It often seems that Ukraine is one of the best prepared nations when it comes to hostile information influence. The unique experience of a country that has been under information attacks non-stop for the last three years means that the vast majority of officials and journalists in Ukraine are naturally careful about information from pro-Kremlin outlets. Unlike in most of the Euroatlantic space, the people in Ukraine know very well that the role of the pro-Kremlin sources is not to inform, but to mislead, manipulate and frighten their audience.
The results of a recent opinion poll by Ukrainian NGO Detektor Media seem to confirm that this is very much the case among the general public. When it comes to news about military events in the Donbas region, Ukrainian sources are most trusted, whereas the trust in Russian TV-channels is close to zero – only 1,3% of respondents believe their information to be trustworthy. In Eastern Ukraine, portrayed by the pro-Kremlin disinformation campaign as a place where ethnic Russians are defending themselves against a “Nazi” regime in Kyiv, the trust in Russian sources is even lower – no more than 0,8% of respondents find it worthy of trust.
But the very same poll also shows us that a well-funded and persistent disinformation campaign can have results even in such a resilient society. Just as the real war in Donbas is far from over, the battle for hearts and minds also continues to be fought in Ukraine. Some of the propaganda messages multiplied exclusively by pro-Kremlin channels and trolls have a surprisingly strong effect on Ukrainian public opinion. For example:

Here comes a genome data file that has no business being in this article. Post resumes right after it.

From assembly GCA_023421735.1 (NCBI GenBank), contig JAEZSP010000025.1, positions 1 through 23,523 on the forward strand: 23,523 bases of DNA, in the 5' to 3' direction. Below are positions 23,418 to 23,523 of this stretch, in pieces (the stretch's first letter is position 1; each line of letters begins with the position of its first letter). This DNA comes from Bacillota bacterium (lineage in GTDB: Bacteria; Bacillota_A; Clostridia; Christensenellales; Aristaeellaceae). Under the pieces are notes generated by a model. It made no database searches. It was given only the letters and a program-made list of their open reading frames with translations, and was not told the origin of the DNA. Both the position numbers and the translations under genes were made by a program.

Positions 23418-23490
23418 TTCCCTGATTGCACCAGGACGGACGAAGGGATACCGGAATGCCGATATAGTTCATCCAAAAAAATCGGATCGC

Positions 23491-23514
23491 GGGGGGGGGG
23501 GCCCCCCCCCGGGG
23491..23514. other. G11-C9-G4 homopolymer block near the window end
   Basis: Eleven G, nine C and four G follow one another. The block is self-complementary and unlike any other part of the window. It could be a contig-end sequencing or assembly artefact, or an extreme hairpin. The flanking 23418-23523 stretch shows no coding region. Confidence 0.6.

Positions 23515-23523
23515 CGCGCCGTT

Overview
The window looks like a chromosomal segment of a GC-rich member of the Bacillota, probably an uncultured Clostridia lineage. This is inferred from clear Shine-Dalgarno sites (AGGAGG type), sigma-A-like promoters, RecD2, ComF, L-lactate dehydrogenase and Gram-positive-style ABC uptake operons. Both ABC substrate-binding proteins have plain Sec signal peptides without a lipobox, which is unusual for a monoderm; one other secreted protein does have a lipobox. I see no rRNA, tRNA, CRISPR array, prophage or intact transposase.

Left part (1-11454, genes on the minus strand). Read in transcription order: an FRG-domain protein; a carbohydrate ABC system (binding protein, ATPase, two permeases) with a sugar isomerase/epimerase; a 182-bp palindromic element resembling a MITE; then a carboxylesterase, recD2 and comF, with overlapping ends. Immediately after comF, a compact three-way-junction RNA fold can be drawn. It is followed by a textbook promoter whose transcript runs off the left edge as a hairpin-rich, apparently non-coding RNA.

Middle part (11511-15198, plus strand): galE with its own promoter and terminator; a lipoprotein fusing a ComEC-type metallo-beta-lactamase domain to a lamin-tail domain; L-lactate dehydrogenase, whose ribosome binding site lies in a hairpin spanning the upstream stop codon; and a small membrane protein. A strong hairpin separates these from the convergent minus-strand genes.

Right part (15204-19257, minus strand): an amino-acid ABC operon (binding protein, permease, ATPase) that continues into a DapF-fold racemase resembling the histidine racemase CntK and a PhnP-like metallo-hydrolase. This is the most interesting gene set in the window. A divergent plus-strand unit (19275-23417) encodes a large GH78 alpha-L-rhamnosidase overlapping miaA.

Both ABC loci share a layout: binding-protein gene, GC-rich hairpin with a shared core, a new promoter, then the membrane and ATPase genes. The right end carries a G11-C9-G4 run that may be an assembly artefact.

- 34,3% of respondents agree with a statement that the Euromaidan events were “an illegal military coup d’etat”. Around 48% of respondents disagree with this claim.
- 65,5% of respondents believe that “the war goes on because it is profitable for the Ukrainian government and oligarchs” -a statement for which, as far as we know, no credible evidence has ever been presented.
- 38,8% of respondents believe that the Kyiv government intentionally breaks the truce and the Minsk process, as opposed to 66,4% of people who believe that it is Russia and its proxies who do so.
Detektor Media concludes that Russian propaganda makes the audience evaluate events in contradicting ways: Almost half the respondents believe in parallel that the war continues because of the Ukrainian government and because of Russia. Almost a quarter of the respondents believe that both Kyiv and Moscow are responsible for the failure of the Minsk process. And almost one tenth of the people believe in parallel that the Maidan events represent both a military coup and a popular uprising.
As we have said before, the aim of pro-Kremlin disinformation is seldom to convince us that we should agree with the Russian authorities. Rather, it aims to confuse us, question our institutions and undermine democracies.